Keywords: Final Appeal, innocent dissemination, graffiti cases,

Hong Kong's highest court upheld that operators of a popular online forum are not primary publishers of defamatory postings, and can rely on the defence of innocent dissemination.

The plaintiffs in Oriental Press Group Limited v. Fevaworks Solutions Limited appealed all the way to the Court of Final Appeal of Hong Kong. In the lower courts, the defendant operators of a popular online forum ( were found liable and ordered to pay HK$100,000 for failing to promptly remove a defamatory posting on one occasion. They were held not liable in two other instances where they removed similar postings within a day.

The previous judgments are summarised in our legal updates " No strict liability on forum hosts for defamatory postings" and " The Writing is on the Forum - Defamation on the Internet".

Verdict of the Court of Final Appeal

The Court of Final Appeal dismissed the appeal and refused to find the defendants liable for the two other incidents. In doing so, the Court clarified a number of points in this area of law:

Role of the defendant operators

The Court held (disagreeing with the Court of Appeal) that the defendant operators are not like occupiers in the notice board and graffiti cases (who are typically not in the business of publishing or facilitating publication at all). Nor should the defendant operators be regarded "passive facilitators" comparable to post offices or telephone companies. Instead, the defendants play an active role in encouraging the multitude of postings on the forum and are plainly participants in the publication.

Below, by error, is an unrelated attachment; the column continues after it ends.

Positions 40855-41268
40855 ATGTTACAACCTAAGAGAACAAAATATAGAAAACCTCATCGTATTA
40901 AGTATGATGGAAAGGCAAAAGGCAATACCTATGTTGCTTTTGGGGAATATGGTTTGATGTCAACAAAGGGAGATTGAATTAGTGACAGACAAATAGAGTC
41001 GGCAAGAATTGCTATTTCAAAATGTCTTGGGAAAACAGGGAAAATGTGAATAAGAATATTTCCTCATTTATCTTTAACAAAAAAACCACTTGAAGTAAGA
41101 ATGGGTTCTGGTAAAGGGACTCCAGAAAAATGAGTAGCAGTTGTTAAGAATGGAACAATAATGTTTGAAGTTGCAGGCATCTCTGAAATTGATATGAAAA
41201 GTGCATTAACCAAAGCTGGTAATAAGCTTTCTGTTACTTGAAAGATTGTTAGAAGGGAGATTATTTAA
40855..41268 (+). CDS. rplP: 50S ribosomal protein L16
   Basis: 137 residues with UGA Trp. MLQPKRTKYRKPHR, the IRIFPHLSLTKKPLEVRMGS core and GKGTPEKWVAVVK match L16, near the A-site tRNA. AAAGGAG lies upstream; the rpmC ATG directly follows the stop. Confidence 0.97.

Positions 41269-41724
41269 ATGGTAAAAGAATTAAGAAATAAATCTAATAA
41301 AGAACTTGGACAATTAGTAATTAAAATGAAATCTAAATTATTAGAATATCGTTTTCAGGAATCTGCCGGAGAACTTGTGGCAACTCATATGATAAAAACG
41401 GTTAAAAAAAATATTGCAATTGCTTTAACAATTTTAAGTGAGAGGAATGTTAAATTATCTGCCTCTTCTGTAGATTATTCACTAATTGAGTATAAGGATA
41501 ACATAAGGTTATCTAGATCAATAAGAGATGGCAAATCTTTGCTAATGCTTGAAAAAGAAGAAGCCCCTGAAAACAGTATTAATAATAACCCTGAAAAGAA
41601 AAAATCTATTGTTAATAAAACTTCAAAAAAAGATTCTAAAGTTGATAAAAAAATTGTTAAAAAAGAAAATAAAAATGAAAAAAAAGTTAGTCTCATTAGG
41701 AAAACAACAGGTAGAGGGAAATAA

Subordinate publishers

However, the Court decided that the defendants are "subordinate publishers" who can plead the defence of innocent dissemination. The defendants were not aware of the contents of the postings (the knowledge criterion) and realistically did not have the ability or opportunity to prevent their dissemination (the control criterion).

Reasonable care

The defence of innocent dissemination requires the defendants to prove that they did not know and would not, with the exercise of reasonable care, have known that the posting contained defamatory content. The standard of reasonable care varies according to the circumstances, e.g., whether it is a specific blog or forum focusing on a particular topic (especially one which invites or will likely attract negative comments) or a general forum (like the defendants' forum) involving many different discussion threads. The Court considered that given the large volume of traffic on the forum, the defendants had no realistic means of acquiring such knowledge or exercising screening. The defendants made good the defence by removing the contents within a reasonable time (within a day) after becoming aware of their existence.

Freedom of speech

The Court recognised the value of free and open communications (many-to-many) on discussion forums. The imposition of unrealistic or overly strict standards would introduce a chilling effect discouraging free and open exchanges. A balance has to be struck – while an Internet intermediary may not always be expected to police or filter each and every posting, they should take prompt action to take down offending postings upon knowledge.


It should be noted that these cases are fact-sensitive and depend very much on the circumstances. For example, the situation might be different for a host who solicits defamatory comments on a particular person or one who actively polices and edits the contents of its forum. Mr. Justice Litton, delivering a concurring judgment of the Court, reminded that this case comes within a narrow compass confined to two particular sets of statements. Indeed Mr. Justice Litton also raised a question as to whether the defendants could do more for deliberate targets of defamatory statements.

Originally published on 10 July 2013.

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